Often in any discussion on the gifts of the Spirit and whether they are still active today (Cessationism vs Continuationism), the topic of Apostles comes up and whether the gift/office is still active today in the Church. Detractors of the Continuationist position will often quip that ‘if there were modern-day apostles, they would be world famous!’ – though I’m not sure why. Even the original Twelve weren’t “world famous” in the sense that they mean. But I digress. This isn't a question of practice, or opinion, but to examine the Scriptures to see what they say about the gift.
Scripture gives us an indication that this gift, or role, wasn’t just for the original Twelve, and it also says how long we should expect the gifts (all of them) to be in operation within the Church. Paul writes about this to the Ephesus church in his letter:
The gifts he gave were that some would be apostles, some prophets, some evangelists, some pastors and teachers, to equip the saints for the work of ministry, for building up the body of Christ, until all of us come to the unity of the faith and of the knowledge of the Son of God, to maturity, to the measure of the full stature of Christ. (emphasis mine)
This is sometimes called the “Five Fold Ministry”. Compare this with 1 Cor 13:8-12, which parallels this thought using sightly different words about coming to maturity and being fully grown, and of seeing Jesus “face to face”. To put it simply, these gifts don’t end until we meet Jesus face to face, either in death or at The Resurrection, which makes complete sense if these five major roles are to “to equip the saints” and for “building up the body of Christ”.
So if these five gifts are for the continued benefit of the whole Church body, then it makes sense that we should see others who possess them, and the apostolic gift is often the most controversial one (along with prophet). So let's see how many apostles there were in the pages of the New Testament:
When they arrived, they went to the room upstairs where they were staying:
James the son of Alphaeus,
Simon the Zealot,
and Judas the son of James.
Then they cast lots for them, and the lot fell to Matthias. So he was numbered with the 11 apostles.
That's 12 so far.
Paul, a slave of Christ Jesus, called as an apostle and singled out for God’s good news
Now we have 13.
Some contend that Paul was the true replacement for Judas, but even if he was (which I don’t believe) and there were no more than twelve apostles, then we wouldn’t see any others – but we do. So let's continue counting:
James, the half brother of Jesus and leader of the Jerusalem church—Galatians 1:19
Barnabas – Acts 14:14
Apollos – 1 Corinthians 4:6-9 ("...us apostles..." v.9)
Timothy and Silvanus – 1 Thessalonians 1:1; 2:7
Epaphroditus – Philippians 2:25. While some Bibles translate the word as “messenger”, the Greek word apostolon is actually “apostle” (as in other places – see endnote).
Two unnamed apostles – 2 Corinthians 8:23 Again, this is translating apostolon as "messenger" rather than “apostle”.
This should make around 21 apostles now, including the Twelve and Paul. (22 if you count Judas as an original apostle before his betrayal).
There are then potentially two more in Romans 16:7, Andronicus and Junias, who are called "prominent among the apostles". Scholars debate the meaning of the phrase here as whether that means they were "prominent apostles" or that the apostles considered them "prominent" in their work.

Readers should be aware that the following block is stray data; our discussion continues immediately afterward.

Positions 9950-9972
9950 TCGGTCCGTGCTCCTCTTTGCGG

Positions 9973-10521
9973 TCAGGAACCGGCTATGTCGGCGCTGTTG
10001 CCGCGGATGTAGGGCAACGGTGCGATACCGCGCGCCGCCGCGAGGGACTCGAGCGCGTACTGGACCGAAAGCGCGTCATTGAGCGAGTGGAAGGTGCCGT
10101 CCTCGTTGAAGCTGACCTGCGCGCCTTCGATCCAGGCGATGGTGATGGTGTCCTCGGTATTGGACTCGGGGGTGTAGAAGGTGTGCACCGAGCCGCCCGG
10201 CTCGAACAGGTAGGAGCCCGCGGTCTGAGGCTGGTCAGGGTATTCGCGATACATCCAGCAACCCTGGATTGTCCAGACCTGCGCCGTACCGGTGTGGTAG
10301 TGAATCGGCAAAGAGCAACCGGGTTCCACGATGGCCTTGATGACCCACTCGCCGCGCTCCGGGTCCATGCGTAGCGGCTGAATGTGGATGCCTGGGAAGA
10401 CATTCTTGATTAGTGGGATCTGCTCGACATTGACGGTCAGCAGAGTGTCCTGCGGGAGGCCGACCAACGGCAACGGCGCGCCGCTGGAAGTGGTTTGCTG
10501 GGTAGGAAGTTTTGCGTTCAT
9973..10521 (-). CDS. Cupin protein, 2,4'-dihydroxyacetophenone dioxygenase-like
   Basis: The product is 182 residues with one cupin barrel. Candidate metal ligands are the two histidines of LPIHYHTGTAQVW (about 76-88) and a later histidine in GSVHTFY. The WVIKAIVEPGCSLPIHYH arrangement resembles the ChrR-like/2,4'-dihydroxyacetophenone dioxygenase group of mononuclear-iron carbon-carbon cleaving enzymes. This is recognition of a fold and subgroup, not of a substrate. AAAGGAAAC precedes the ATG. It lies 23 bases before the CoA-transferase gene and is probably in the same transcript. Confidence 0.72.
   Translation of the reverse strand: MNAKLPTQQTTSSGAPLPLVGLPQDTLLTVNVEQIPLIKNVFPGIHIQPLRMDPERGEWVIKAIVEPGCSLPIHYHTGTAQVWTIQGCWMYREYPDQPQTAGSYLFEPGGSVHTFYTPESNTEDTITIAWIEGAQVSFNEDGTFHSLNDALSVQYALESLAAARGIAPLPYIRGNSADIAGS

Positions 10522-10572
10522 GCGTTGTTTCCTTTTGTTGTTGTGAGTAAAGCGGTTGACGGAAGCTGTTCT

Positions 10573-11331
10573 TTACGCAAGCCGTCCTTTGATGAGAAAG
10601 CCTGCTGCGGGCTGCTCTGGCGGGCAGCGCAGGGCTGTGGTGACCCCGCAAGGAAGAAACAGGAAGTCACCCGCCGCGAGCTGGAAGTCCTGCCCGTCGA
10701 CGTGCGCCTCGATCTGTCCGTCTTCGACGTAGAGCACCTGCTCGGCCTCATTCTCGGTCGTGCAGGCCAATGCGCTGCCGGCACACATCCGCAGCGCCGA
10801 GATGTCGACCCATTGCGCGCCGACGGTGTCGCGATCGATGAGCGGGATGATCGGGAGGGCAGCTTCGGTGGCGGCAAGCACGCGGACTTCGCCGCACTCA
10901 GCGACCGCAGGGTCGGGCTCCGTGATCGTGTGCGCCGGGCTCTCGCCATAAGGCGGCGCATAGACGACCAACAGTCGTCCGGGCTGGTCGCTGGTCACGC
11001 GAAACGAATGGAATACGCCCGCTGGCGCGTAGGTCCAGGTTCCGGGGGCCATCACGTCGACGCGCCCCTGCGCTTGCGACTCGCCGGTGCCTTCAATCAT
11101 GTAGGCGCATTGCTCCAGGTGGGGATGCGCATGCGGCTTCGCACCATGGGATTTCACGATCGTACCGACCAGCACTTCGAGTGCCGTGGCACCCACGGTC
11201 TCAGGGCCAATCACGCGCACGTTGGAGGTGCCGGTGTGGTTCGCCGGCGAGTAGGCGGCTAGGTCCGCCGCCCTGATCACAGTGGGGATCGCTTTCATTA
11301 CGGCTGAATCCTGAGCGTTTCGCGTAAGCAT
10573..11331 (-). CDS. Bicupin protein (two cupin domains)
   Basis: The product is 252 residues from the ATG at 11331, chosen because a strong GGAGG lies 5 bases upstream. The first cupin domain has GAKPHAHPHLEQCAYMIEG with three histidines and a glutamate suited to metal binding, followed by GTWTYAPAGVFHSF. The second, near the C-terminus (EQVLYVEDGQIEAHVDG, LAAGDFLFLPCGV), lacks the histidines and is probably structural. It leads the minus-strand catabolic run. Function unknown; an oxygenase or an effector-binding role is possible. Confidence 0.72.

If we include them, it makes the count 23 so far. And if we include Jesus, "the apostle and high priest of our confession" (Hebrews 3:1), then we have 24 apostles mentioned throughout the NT (or 25 if we include Judas in the count).
Now, obviously the initial Twelve were special in their calling as they were the ones Jesus specifically chose to start everything with. Especially considering that in Revelation 21:14 they are mentioned as being the foundations of the new city (ie. the Church), and these are the ones that even Paul called "super-apostles" in 2 Corinthians 11:5! So that should give some idea to their special status amongst the Church.
The previously mentioned verse in Revelation is where we can see a distinction between the Twelve Apostles, and the other apostles mentioned in the New Testament, as they are called "the twelve apostles of the Lamb". These are the ones whom Jesus personally chose and taught, and who travelled and lived with him everyday. All of the other apostles came post-resurrection, sent out and chosen by the Church, and thus are gifted apostles in the Ephesian 4 “five fold ministry” sense, but are just not "of the Lamb" like the original Twelve were.
I hope this makes sense and will act as a springboard into your own personal further study on this topic about the gift of being an apostle. I intend to follow up on this with a post about what the apostolic gift should look like, practically.
If you have any questions, please leave a comment below.
As mentioned above in the list of apostles mentioned in the New Testament, a couple of times the Greek word “apostolos” is translated simply as “messenger” instead of as “apostle” like the other instances. Now, I don’t know why the translators chose to only render it as “messenger” in those two places (Philippians 2:25 and 2 Cor 8:23).
Here is Strong's Greek definition of the word:
g0652. ἀπόστολος apostolos; from 649; a delegate; specially, an ambassador of the Gospel [cf. 2 Corinthians 5:20]; officially a commissioner of Christ (“apostle”) (with miraculous powers): — apostle, messenger, he that is sent.
Interestingly as a final note, this is the same word used by Jesus in John 13, which doesn't get translated as “Apostle”, but rather “messenger” as well:
Truly, truly, I say to you, a servant is not greater than his master, nor is a messenger (Gk. apostolos) greater than the one who sent him.
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